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Winemakers Bet Big on Low-Calorie, Low-ABV Bottles

When White Claw and other hard seltzers scratched their way onto the scene in 2016, the wine industry was thrown on its heels. The new category exploded almost overnight, growing exponentially year-over year, unabated by even the pandemic.

What was a $41 million industry five years ago is projected to exceed $2.5 billion in 2021, and it may reach $14.5 billion by 2027. That’s still nowhere near wine’s more than $330 billion annual impact, but every bite hurts.

A woman drinking Champagne on a boat

Hard seltzer appeals to younger generations especially, due to its lower alcohol and calorie content, which aligns with the modern wellness zeitgeist. Suddenly, wine, long considered the healthier alternative to booze and even beer, not to mention a critical component of the purported life-extending “Mediterranean diet,” didn’t look so fit.

“Hard seltzer made it look like wine was in the ‘too much’ category, which we’ve never had to contend with,” says Jessica Tomei, winemaker for Cupcake Vineyards. “Hard seltzer started to enter the space that wine had enjoyed for many years.”

Last year, Cupcake, owned by The Wine Group, joined a handful of major producers unveiling alcohol reduced, low-calorie wines.

Cupcake’s is called LightHearted. Trinchero makes Mind & Body, Kim Crawford has Illuminate, and Yellow Tail offers Pure Bright. They join a parade of wine-based seltzers from large wineries like Del Mar (Trinchero), Line 39 (O’Neill) and Bubble Butt (WarRoom Cellars). All are part of what’s being called the “better for you” category of wines.

Sales were immediately brisk. “There’s a great depletion rate,” says Tomei. “Now we’re restocking the shelves.”

The Cense bottle lineup
The Cense bottle lineup / Photo courtesy of Precept Wine

That was confirmed by Heidi Scheid, whose family’s winery, Scheid Family Wines, introduced its low alcohol brand, Sunny with a Chance of Flowers, last year.

“It’s probably too early to say that consumers are going to turn low-calorie wine into the next White Claw,” says Scheid, who enjoys being able to have two glasses of Sunny on a Tuesday night and still wake up at 5:00 a.m. “But I do think ultimately that it’s going to be a very successful category.”

Though many winemakers make alcohol adjustments for balance, the concept of removing alcohol from wine extends to at least 1992, when Trinchero released its nonalcoholic Fre wine. In the last five years or so, the global corporation WW (formerly Weight Watchers) began to ask wineries whether calories could be reduced through less alcohol.

Picnic with wines from Sunny with a Chance of Flowers.
Photo courtesy of Sunny with a Chance of Flowers

“Weight Watchers realized that one of the top two most-searched for items from their four million members was wine, and there was no wine in this category,” says winemaker Haydn Mouat of Precept Wine, whose chief innovation officer, Phil Hurst, took on the challenge in 2017. The result was Cense, which features Weight Watchers “Smart Points” nutritional value system on each label. The company makes flavored wine spritzers now, too.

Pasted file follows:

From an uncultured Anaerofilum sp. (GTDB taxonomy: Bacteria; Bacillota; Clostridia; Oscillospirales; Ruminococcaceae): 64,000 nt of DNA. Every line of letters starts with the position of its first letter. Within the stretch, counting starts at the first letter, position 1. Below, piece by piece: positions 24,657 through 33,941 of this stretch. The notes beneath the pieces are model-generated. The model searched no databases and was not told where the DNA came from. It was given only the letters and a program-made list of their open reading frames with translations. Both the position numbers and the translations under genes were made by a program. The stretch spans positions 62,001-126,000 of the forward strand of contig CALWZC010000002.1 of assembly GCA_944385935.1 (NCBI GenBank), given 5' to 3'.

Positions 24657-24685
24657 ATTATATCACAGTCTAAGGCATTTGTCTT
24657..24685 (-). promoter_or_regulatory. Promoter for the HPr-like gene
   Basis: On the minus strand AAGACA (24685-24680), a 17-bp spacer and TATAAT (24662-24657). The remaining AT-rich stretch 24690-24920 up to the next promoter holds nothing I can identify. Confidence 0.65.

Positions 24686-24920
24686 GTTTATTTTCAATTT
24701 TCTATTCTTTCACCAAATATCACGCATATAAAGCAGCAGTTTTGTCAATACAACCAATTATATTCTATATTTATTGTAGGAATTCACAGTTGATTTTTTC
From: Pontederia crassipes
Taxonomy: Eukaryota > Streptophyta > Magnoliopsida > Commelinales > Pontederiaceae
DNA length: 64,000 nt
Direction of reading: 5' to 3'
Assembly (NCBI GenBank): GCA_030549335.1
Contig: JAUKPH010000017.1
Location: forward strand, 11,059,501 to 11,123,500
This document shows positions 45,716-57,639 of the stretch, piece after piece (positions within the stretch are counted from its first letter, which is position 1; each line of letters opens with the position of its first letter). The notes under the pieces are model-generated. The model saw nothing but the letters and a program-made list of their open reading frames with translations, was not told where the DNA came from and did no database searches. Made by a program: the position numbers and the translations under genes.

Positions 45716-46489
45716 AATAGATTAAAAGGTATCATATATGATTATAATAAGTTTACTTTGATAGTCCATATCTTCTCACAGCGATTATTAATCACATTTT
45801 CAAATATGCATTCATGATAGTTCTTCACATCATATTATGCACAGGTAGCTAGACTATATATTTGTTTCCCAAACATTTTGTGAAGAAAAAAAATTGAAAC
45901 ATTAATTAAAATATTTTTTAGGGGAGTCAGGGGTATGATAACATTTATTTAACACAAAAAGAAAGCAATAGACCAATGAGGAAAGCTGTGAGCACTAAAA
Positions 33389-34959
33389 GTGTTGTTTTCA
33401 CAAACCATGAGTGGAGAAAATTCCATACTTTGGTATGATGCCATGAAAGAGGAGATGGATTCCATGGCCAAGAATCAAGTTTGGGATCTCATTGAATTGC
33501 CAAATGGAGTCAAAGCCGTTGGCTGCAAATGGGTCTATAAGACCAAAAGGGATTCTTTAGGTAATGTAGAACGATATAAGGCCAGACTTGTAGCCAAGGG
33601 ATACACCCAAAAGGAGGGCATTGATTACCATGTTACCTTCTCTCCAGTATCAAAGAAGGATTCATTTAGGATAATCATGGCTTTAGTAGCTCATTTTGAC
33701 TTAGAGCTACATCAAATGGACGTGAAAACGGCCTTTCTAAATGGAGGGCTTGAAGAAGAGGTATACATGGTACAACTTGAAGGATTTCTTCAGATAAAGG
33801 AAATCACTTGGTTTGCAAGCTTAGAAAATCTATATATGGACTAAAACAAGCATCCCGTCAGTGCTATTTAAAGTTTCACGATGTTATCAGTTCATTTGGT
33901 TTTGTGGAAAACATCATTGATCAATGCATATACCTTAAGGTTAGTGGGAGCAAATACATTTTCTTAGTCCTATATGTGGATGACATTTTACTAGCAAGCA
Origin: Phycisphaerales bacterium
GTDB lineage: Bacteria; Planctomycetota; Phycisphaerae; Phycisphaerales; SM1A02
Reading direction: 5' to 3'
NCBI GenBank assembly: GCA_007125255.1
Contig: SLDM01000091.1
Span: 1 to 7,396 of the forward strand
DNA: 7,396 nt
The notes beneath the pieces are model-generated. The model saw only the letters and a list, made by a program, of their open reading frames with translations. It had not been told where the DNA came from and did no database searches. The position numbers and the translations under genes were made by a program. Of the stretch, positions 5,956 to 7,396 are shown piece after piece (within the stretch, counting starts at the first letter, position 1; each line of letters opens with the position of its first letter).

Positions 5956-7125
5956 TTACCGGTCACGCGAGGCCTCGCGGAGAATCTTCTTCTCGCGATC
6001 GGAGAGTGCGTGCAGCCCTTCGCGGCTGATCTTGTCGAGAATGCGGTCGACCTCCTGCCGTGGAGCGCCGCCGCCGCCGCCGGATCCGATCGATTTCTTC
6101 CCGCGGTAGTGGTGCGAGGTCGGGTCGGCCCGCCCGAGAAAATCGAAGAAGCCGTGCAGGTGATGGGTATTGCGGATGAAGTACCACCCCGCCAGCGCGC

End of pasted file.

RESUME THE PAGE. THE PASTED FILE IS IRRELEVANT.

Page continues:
Mouat says those first labels didn’t wear their diet status so loudly. “We were saying that these wines are good enough to be served without drawing attention to the fact that they were low-calorie,” he says.

To create these low-alcohol and -calorie wines, most producers employ spinning cone technology, where one-third of a wine batch is run through a vacuumized, low-temperature column that releases ethanol. Flavor and aroma compounds also evaporate, but they can be captured and returned to the wine.

The process reduces the wine to around 4% alcohol by volume (abv). The treated wine is then blended with the rest of the batch. The finished product has about 9% abv, whereas most traditional wines range from 11–13% abv.

A woman on the beach drinking Mind Body Cabernet Sauvignon
A woman on the beach drinking Mind & Body Cabernet Sauvignon / Photo courtesy of Trinchero Family Estates

Scheid’s Sunny with a Chance of Flowers, however, uses a reverse osmosis process, a two-stage filtration used commonly for minor alcohol adjustments.

“We felt that it expressed that varietal character that we love to strive for in our wines,” says Casey DiCesare, winemaker for Sunny With a Chance of Flowers. “We found it to be gentler. It takes a while to do, but I think the end result is totally worth it.”

When it comes to potential, the “why” of this movement may be more important to understand than the “how.” And that comes down to the fascination with health and wellness.

“The way you perceive wellness is going to affect everything you choose to put in your body, or not put in your body,” says Brie Wohld, vice president of marketing at Trinchero Family Estates, which produces a Pinot Grigio, Cabernet Sauvignon and rosé under the Mind & Body brand. “We didn’t call it ‘six-pack abs’ wines. We called it Mind & Body because we think the consumer is really thinking about ideas of mindfulness.”

Moderation can be key to that health, an appealing notion to younger generations who enjoy nonalcoholic drinks and celebrate permanent or intermittent sobriety.

Modern wine drinkers may also be more concerned about self-control than their predecessors.

“You can’t ignore the impact of social media,” says Wohld. “When I went to college, if you didn’t behave yourself, the worst case was that someone had a bad story. It wasn’t captured in perpetuity on social media channels for people you don’t even know. Looking out of control isn’t cool.”

Bullish on these “better for you” wines, Wohld doesn’t believe they will damage the traditional wine market.

“If anything, we are creating a space for more people to be engaged in the wine category,” she says. “You don’t have to completely abstain from alcohol to be consistent with the idea of a healthy lifestyle.”